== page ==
Comic Review: Deathstroke, Vol. 3: Suicide Run

Published: August 16th, 2016
Written by: Tony Salvador Daniel, James Bonny
Art by: Tyler Kirkman

DC Comics, 136 Pages

Review:

Man, oh, man. I’ve really been enjoying the hell out of Tony S. Daniel’s Deathstroke run and it may be my favorite run on the character since his solo series debut back in 1991. But honestly, I find these stories to be even more fun than those and I like how the personality of Deathstroke has changed over the years and especially, how he’s presented in this series.

Deathstroke is still a badass, cold mercenary but he’s become driven in an effort to find his missing daughter and to try and fix their relationship.

I also like that he was made younger and how that kind of freshens him up and gives him extra vigor.

Additionally, I really like his interactions with Harley Quinn throughout this series, as she’s the version of the character I like best. She’s not a goofy female wannabe Deadpool, as she’s become in recent years, and she’s more of a broken yet clever person, playing everyone in the story in a way that benefits her. Plus, she’s also pretty badass too.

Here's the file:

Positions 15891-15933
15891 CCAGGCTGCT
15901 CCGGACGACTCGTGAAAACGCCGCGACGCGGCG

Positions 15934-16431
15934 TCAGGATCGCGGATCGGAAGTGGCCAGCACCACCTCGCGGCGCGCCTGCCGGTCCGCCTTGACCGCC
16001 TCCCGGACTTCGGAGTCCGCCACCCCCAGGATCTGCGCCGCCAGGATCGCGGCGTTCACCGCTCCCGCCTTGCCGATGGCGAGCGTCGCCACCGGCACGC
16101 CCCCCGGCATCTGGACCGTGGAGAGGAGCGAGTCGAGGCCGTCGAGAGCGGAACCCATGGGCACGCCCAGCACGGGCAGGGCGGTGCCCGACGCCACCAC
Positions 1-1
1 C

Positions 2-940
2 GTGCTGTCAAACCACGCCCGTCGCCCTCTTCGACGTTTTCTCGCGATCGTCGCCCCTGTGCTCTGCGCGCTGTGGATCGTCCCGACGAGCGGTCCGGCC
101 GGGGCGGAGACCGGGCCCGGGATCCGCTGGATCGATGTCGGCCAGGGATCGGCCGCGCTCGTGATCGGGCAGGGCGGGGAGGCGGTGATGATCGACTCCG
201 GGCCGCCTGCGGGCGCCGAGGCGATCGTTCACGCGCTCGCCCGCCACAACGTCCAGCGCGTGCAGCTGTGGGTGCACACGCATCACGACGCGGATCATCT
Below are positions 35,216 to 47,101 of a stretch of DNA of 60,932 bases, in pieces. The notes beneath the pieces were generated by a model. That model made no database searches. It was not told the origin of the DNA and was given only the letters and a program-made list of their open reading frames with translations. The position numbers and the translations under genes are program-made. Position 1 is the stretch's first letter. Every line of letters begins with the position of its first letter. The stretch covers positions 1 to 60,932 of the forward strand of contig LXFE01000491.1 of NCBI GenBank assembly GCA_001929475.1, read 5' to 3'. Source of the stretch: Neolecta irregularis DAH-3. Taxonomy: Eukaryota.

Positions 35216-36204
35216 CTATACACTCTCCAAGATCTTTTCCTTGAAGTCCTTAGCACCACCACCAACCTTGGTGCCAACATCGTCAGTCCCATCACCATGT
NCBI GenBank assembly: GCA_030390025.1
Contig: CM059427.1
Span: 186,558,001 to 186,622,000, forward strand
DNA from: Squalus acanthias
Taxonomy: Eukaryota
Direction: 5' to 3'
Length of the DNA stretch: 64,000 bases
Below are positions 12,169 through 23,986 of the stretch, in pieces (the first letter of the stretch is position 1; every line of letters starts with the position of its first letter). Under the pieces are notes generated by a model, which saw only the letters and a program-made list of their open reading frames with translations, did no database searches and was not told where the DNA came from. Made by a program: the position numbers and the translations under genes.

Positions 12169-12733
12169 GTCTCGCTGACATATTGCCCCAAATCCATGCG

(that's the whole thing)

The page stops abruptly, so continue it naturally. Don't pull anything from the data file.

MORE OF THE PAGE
While this volume does end on a cliffhanger, I didn’t mind that, as this has been so good, I’m going to read the fourth and final volume, regardless. But at the same time, even with a cliffhanger, this is a good self-contained story that’s broken out into two parts: the first sees Deathstroke raid Belle Reve, where he has to fight Suicide Squad members and the second, which sees him fight Red Hood and involves a major double cross that sets up the finale.

From the writing to the art, this is solid from top to bottom. It’s a great run on the character and even though I loved Christopher Priest’s run that followed, it didn’t have the same sort of energy and pace.

If you are a fan of the character, you should probably check out the entire Tony Daniel run from 2014-2016.

Rating: 8.5/10
Pairs well with: the rest of the 2014-2016 Deathstroke run, as well as the Christopher Priest era that followed.

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